It won't burn without oxygen in a vacuum. If you mean, in an enclosed space with air like aspacecraft in zero-gee, the astronatus have already tried that experiment with a candle on board the space shuttle. This is what happens:
The flame forms a sphere instead of the tapered-flame shape we are familiar with. The tapered flame shape that we see on candles on Earth is due to convection of air currents which depend on gravity which pulls the cooler (denser) air downward and displaces the hotter (less-dense) air upward. That's why stars are spherical, too.
Around the surface of the sphere, there is wax vapor and fire and smoke. As more wax burns, the flame seems to go out, but it has not really gone out. It is just surrounded with smoke and being cut off from oxygen. There is still wax melting and hot wax vapor burning very slowly, and it will stay hot for quite a while. Eventually, if you don't disturb it, it will go out, but it can stay hot for a long while.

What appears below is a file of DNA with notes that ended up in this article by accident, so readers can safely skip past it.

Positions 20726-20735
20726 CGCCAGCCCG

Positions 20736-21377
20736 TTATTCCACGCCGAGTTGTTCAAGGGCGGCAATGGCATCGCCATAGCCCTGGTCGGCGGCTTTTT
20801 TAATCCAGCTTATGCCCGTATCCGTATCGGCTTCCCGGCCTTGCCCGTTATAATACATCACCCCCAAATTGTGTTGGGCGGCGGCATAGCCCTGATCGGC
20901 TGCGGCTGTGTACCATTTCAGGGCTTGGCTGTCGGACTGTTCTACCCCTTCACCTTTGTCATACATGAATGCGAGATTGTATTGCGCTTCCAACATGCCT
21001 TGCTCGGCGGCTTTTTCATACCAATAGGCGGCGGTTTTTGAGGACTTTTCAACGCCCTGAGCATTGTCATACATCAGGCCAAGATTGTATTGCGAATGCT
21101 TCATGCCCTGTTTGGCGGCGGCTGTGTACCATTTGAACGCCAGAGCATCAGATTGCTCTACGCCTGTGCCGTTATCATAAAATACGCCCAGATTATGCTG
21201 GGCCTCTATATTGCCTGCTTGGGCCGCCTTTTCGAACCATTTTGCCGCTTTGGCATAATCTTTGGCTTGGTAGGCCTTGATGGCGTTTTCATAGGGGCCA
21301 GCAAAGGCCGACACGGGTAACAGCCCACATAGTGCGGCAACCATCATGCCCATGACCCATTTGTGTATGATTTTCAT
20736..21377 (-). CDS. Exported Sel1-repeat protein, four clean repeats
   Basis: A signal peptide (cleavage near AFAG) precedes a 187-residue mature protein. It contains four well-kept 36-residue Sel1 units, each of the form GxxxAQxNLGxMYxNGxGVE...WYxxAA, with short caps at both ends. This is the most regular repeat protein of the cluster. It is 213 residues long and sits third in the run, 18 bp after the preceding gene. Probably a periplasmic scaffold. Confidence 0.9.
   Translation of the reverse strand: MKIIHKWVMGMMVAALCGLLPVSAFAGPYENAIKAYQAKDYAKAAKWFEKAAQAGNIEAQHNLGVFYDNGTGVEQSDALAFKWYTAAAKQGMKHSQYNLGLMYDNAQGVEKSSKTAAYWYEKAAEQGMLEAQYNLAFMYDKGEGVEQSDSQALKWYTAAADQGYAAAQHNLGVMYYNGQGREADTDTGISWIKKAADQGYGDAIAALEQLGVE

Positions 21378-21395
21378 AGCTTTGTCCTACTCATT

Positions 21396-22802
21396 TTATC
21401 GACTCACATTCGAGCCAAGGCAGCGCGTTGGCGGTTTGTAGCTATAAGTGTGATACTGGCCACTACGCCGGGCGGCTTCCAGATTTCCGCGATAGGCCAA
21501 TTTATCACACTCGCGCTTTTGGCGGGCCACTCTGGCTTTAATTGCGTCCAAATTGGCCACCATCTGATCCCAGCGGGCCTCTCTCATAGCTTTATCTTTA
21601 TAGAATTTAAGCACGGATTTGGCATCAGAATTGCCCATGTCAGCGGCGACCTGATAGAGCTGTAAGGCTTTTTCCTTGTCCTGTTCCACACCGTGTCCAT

[This is why there has to be air circulation systems aboard the space shuttle, or the astronatus would asphyxiate, smothered in their own carbon dioxide from their breath! They have to have something to circulate the air. On Earth, it happens by heat and gravity, just like the candle flame, so we don't die in our sleep. Or we roll over, but you can't do that in free-fall.]
Now, suppose you wave the candle...? If the fire has not yet gone out, the spherical shell of smoke and oxidized wax vapor is broken, and oxygen can reach the hot wax vapor again. There is a big POP! as all the pent-up hot wax vapor suddenly ignites, and the combustion product (smoke) expands in all directions!
This is why fire is so dangerous aboard a space ship: it can look like it has gone out but is not really out, and if more oxygen hits it, there can be an explosion.